Thomas Moore, author of Ageless Soul equates it metaphorically to the aging of cheese and whisky, the longer they age the richer and more complex the flavor. My grandfather made wine, and I remember he would routinely turn the bottles as they lay sideways on the shelf. When I asked him why that was necessary, he replied, “Complacency is bad for people and it's also bad for wine.”
It was unwise to leave a bottle of wine sedentary. Without constant nurturing it ultimately served no purpose. However, with consistent attention the wine would mature and age over time into a healthy, well rounded and robust, best version of itself. A purpose.
There are wine companies like Wapiso, that age wine on the ocean floor. Mark Oldman, a wine expert says that surprisingly this process added a “zesty life force”. Once skeptical, he returned home with several bottles to add to his collection.
What is it about this process that creates great bottles of wine when compared to storing them in traditional wine cellars for the same amount of time? There are various explanations, one of which is the constant jostling of the bottles by the waves keeps the wine in constant motion. This among other things affects the acidity level of the wine.
Just as a bottle of wine is often better when it ages in motion and under pressure, so are human beings. Of course there are always exceptions, but as a general rule, human beings are also better for it. Maturity happens as a culmination of experiences, good and bad, successes and failures. It doesn’t happen in a vacuum.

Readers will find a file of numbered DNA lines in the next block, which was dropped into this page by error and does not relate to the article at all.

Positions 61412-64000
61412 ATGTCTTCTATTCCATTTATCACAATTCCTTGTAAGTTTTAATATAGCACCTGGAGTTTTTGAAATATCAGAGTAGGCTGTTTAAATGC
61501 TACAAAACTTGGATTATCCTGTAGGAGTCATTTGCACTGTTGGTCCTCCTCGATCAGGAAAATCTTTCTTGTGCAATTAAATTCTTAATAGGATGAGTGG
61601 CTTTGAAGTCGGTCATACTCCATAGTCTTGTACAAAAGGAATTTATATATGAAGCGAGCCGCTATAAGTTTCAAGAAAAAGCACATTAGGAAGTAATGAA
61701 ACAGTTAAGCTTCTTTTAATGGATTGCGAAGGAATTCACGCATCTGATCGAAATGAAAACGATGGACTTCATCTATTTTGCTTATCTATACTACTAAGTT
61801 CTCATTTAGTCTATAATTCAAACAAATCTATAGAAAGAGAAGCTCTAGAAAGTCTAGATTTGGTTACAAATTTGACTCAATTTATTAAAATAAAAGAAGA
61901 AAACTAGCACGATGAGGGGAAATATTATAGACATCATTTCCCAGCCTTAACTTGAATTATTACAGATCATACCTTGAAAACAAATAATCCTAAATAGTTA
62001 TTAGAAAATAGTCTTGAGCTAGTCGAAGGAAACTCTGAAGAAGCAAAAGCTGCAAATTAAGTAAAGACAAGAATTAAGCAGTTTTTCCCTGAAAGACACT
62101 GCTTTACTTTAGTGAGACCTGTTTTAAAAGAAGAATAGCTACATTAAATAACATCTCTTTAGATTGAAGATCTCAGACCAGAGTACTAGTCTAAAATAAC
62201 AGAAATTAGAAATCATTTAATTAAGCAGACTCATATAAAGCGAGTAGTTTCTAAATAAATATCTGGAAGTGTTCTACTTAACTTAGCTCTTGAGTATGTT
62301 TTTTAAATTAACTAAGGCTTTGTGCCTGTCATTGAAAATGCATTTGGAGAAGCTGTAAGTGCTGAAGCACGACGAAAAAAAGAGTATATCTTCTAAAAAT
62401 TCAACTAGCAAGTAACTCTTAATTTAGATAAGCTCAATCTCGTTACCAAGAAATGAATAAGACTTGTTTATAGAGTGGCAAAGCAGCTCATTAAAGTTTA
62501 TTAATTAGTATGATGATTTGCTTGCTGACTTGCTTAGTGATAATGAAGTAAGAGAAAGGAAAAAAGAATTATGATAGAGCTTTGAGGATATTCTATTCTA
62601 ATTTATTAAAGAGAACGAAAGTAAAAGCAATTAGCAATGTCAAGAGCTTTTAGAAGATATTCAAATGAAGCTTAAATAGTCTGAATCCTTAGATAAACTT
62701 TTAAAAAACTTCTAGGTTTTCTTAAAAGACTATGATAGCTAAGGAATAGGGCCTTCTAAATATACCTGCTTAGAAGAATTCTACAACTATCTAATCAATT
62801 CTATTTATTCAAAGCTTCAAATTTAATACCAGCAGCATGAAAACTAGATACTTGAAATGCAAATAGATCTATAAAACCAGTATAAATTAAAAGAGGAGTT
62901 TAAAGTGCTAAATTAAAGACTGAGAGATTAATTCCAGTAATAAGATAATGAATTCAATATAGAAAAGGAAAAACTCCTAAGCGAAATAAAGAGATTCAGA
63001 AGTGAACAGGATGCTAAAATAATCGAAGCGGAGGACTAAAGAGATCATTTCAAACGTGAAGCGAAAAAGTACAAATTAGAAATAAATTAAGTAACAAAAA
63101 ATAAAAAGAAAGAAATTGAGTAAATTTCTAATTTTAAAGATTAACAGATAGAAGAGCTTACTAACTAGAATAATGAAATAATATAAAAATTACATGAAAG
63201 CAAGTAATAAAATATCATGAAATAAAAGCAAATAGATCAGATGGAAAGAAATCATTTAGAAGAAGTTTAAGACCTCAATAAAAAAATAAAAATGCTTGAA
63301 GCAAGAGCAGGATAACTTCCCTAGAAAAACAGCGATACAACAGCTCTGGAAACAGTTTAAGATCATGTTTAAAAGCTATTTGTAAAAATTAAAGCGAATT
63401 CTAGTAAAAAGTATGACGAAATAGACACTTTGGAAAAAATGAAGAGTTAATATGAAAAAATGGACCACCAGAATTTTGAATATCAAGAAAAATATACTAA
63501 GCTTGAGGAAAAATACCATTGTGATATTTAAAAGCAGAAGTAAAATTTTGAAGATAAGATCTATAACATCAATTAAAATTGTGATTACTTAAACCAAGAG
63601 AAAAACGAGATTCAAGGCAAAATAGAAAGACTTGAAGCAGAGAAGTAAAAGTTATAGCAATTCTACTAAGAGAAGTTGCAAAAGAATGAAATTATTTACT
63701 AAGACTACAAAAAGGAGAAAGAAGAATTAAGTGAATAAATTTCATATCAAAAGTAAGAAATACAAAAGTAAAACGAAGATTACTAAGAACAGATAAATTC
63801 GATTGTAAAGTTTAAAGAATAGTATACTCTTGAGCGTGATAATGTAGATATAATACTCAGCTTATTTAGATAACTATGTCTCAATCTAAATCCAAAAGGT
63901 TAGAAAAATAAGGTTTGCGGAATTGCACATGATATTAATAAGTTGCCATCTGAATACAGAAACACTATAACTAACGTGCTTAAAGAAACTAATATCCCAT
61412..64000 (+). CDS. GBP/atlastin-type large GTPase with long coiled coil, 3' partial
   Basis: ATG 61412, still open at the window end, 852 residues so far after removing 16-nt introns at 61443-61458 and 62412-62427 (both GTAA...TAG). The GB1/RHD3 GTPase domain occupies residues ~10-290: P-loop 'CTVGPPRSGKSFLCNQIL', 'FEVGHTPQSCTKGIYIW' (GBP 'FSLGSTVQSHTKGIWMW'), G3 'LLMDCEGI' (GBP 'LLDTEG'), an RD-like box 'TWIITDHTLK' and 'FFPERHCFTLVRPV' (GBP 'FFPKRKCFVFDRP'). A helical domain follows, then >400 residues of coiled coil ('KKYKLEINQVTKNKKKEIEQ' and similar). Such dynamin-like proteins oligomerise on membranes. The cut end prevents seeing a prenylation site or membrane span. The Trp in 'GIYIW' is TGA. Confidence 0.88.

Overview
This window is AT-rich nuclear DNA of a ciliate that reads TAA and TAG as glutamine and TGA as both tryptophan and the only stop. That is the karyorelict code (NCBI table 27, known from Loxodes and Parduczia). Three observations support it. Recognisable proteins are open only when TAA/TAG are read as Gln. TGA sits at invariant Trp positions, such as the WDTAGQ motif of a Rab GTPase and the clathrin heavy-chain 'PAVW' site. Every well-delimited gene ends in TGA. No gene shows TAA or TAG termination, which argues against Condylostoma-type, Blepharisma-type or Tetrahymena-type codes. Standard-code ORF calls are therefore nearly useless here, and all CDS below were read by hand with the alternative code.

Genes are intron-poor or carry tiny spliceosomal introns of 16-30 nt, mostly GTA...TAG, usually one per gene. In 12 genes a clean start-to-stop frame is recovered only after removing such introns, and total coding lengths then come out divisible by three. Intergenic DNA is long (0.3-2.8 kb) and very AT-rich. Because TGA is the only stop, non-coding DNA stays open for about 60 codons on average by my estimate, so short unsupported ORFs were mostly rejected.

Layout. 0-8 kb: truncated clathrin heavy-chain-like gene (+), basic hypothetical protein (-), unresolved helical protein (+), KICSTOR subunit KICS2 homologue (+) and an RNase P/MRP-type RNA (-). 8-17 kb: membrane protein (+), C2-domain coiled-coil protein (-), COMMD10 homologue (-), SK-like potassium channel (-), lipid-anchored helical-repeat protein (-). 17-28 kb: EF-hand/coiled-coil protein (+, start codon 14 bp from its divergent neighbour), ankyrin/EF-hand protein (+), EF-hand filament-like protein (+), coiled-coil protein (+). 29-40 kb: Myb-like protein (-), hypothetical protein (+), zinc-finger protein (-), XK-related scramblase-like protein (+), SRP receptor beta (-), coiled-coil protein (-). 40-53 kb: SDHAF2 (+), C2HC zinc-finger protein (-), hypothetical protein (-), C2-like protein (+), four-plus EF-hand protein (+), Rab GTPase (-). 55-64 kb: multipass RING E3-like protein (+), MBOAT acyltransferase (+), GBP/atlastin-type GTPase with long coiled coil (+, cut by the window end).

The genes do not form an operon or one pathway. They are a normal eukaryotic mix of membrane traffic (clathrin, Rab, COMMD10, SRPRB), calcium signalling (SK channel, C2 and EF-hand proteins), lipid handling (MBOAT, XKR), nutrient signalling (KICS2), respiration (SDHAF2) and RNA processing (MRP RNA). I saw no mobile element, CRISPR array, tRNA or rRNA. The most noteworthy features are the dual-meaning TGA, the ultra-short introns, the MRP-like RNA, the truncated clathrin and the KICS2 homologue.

“Do not complain about growing old. It is a privilege denied to many.” — Mark Twain. At this time of life many of us worry about illness. We dislike feeling tired just a bit more quickly than before, forgetfulness happens, less endurance and maybe we just aren’t as quick or witty as we used to be. All that can come with age and often does come with age, but there are benefits to growing old too. We’re more seasoned, we don’t seem to sweat the small stuff anymore, opinions of others are much less important, we have more freedom to be ourselves. We know what we like and what we’ll tolerate. We’ve learned the importance of boundaries and forgiveness. We understand that human connection is essential to good health, and that exercise, whether formal or not, makes us more resilient. We have likely experienced the death of loved ones and discovered that we can survive extreme heartache.